TAIJE SILVERMAN is the author of Houses Are Fields and co-translator of Selected Poems of Giovanni Pascoli, which was shortlisted for the John Florio Prize. Silverman’s poems have appeared in Poetry, Ploughshares, the Kenyon Review, and Best American Poetry. She lives in Philadelphia.
Sarah Madaris: Taije, it’s an honor and a privilege to speak with you about your work and your new collection Now You Can Join the Others. I was really fascinated by your arrangement in this collection and was wondering if you could share some thoughts. What informed the choice of opening this collection with “Grief”?
Taije Silverman: I opened the collection with “Grief” because I wanted to announce the collection’s contradictions. It’s entitled “Grief,” but about the opposite of grief: new motherhood, seeds, collective song. It’s also about the fallacy of opposites. Dichotomies dissolve in this poem into the sound of cicadas, and into the limbo of childbirth.
And “Grief” engages themes that run throughout the collection, from its preoccupation with kinds of time, to motherhood and motherlessness, to the communal impulse embedded in our will to survive.
SM: I’m interested in knowing more about what this process of creation looked like for you. How far apart were the first and last additions to this collection written?
TS: Lord. I think the earliest poem in this book is “What You Don’t Remember.” That must have been 2007. Although I wrote “Philtrum” around the same time, after the poet Constance Merritt shared what she’d learned about a Talmudic myth that explains the groove between our nose and lips— instructing me, in her strict way, to write a poem about it.
The last poem I wrote for this book is “But I Didn’t Look at Her.” That poem, too, began as an email to Constance Merritt. After you sexually harass a bald man in a steakhouse because he’s made fun of the #metoo movement, you want to confess. I worried that if I didn’t tell someone what I’d done, I might just begin wandering the steakhouses of Philadelphia, grabbing men’s paunches and talking about their penises. Though I suppose there’s still time.
SM: What does your writing and revision process entail?
TS: Boats of drafts. Fragments and fill in the blanks. Whittling. Patience. Some of the poems were missing their centers when I first wrote them. I wrote the last two lines of “Lesson” on the same day I began the poem, after my father died. I’d moved everything out of his apartment in Buenos Aires and then traveled to a glacier in Patagonia. I wrote the first draft of the poem there. I knew something needed to happen before the whales die at the end, but the preceding lines—with the image of those tunnels of air that humpbacks create—didn’t come until three years later, and in a different season, on a blooming hillside in Italy.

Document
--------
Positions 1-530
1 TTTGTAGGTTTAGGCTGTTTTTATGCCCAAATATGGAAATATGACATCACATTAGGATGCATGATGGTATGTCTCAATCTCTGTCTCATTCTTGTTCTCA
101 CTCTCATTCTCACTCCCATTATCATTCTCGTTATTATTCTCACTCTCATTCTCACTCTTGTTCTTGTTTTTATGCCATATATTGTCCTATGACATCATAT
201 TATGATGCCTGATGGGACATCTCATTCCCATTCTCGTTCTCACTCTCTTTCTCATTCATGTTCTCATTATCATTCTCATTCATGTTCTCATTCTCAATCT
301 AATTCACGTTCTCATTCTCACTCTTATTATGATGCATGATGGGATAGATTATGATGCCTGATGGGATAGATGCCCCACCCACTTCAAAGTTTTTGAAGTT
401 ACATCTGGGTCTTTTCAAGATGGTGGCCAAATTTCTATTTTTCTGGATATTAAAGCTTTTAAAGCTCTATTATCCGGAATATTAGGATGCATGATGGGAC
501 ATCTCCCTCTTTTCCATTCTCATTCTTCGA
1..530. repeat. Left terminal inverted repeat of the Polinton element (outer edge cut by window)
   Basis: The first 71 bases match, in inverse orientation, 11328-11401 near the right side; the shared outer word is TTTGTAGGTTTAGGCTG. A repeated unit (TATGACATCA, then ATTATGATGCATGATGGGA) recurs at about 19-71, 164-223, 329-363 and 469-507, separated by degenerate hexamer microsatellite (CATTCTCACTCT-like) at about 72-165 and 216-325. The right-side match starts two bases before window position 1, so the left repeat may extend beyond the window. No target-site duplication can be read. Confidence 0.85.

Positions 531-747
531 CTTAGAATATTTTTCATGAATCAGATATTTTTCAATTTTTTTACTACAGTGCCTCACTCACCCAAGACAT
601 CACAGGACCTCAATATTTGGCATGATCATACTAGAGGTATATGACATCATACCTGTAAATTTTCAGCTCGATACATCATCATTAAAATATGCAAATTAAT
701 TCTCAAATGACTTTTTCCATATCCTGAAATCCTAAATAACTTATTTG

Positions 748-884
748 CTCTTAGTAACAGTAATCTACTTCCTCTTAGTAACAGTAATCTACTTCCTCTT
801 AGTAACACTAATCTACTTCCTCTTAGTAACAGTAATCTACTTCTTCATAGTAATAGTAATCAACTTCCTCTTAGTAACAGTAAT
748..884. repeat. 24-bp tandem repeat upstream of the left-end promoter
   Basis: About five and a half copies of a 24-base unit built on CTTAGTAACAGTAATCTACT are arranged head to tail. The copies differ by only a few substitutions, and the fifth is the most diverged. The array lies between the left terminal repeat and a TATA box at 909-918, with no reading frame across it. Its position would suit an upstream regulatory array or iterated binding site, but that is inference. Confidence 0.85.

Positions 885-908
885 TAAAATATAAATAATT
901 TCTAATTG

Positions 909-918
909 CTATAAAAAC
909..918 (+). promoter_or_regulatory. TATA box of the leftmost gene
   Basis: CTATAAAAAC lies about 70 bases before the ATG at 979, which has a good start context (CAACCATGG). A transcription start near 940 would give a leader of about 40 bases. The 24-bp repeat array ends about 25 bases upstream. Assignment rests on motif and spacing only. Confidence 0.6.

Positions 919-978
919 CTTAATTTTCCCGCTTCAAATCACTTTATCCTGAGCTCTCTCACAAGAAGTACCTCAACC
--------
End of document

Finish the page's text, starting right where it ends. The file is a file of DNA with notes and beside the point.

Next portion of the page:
Other poems come more entirely, but I’ll tweak them through twenty or thirty revisions to get a phrase right, or realize I really don’t need a stanza. I had finished a whole draft of “Harp Jazz” and was in the middle of a yoga practice when I thought of the lines “my blue balloon, my funny friend, my walkabout through palm trees.” I left my mat to write them down.
SM: What did the naming of this collection look like? Did you know you wanted to use this title when you first wrote the poem, “Now You Can Join the Others,” or did this overall title emerge as the collection was arranged?
TS: I didn’t know this would become the title of the book, no. That poem itself was untitled for years.
I wrote it after seeing someone with whom I’d been in love, and wasn’t anymore. I hadn’t let myself speak to him in a decade—and in those years, I imagined I was still in love with him. After my parents died, I imagined him as the soul out there somewhere tethering me to the world.
When we saw each other after ten years, the lack of recognition was instant. The person I had loved didn’t live in the well I had been peering down all that time, to see my reflection. And I had to say goodbye—not so much to a man I had loved, with his skin and eyelashes and voice, but to the afterlife I had created, to a sensation of absence I had cherished. I wrote “Now You Can Join the Others” to his absence. Or to absence itself, to its lure. I wanted to explain to the well that there are other forms of water. And that they seek each other out, under our layers of ground.